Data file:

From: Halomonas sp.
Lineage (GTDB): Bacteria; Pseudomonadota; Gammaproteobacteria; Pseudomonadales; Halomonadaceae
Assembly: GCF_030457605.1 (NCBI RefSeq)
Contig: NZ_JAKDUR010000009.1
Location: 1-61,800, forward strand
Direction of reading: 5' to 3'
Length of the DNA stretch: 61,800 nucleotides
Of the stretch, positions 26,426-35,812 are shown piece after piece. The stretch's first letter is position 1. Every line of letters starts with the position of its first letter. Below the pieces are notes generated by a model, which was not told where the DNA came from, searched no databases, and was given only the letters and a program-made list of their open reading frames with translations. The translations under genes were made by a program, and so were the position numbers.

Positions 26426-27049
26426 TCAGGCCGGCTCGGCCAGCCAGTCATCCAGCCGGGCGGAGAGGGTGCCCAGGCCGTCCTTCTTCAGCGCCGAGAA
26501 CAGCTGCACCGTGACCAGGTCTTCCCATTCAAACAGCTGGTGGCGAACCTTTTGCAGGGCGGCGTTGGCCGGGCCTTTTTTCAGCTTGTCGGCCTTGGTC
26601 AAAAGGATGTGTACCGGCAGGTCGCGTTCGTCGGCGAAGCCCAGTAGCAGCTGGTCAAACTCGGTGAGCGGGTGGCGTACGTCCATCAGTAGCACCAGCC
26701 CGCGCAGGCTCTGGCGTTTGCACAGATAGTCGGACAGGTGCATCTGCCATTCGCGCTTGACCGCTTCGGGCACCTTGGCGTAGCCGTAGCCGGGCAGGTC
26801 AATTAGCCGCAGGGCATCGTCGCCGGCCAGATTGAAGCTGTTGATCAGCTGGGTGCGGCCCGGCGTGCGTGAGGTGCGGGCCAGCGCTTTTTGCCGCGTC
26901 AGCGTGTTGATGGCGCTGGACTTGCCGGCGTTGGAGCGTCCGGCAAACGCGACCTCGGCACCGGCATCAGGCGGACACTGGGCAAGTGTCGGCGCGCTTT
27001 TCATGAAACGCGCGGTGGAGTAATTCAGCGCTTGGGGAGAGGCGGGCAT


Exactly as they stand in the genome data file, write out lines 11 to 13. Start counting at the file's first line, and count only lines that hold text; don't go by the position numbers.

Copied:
26501 CAGCTGCACCGTGACCAGGTCTTCCCATTCAAACAGCTGGTGGCGAACCTTTTGCAGGGCGGCGTTGGCCGGGCCTTTTTTCAGCTTGTCGGCCTTGGTC
26601 AAAAGGATGTGTACCGGCAGGTCGCGTTCGTCGGCGAAGCCCAGTAGCAGCTGGTCAAACTCGGTGAGCGGGTGGCGTACGTCCATCAGTAGCACCAGCC
26701 CGCGCAGGCTCTGGCGTTTGCACAGATAGTCGGACAGGTGCATCTGCCATTCGCGCTTGACCGCTTCGGGCACCTTGGCGTAGCCGTAGCCGGGCAGGTC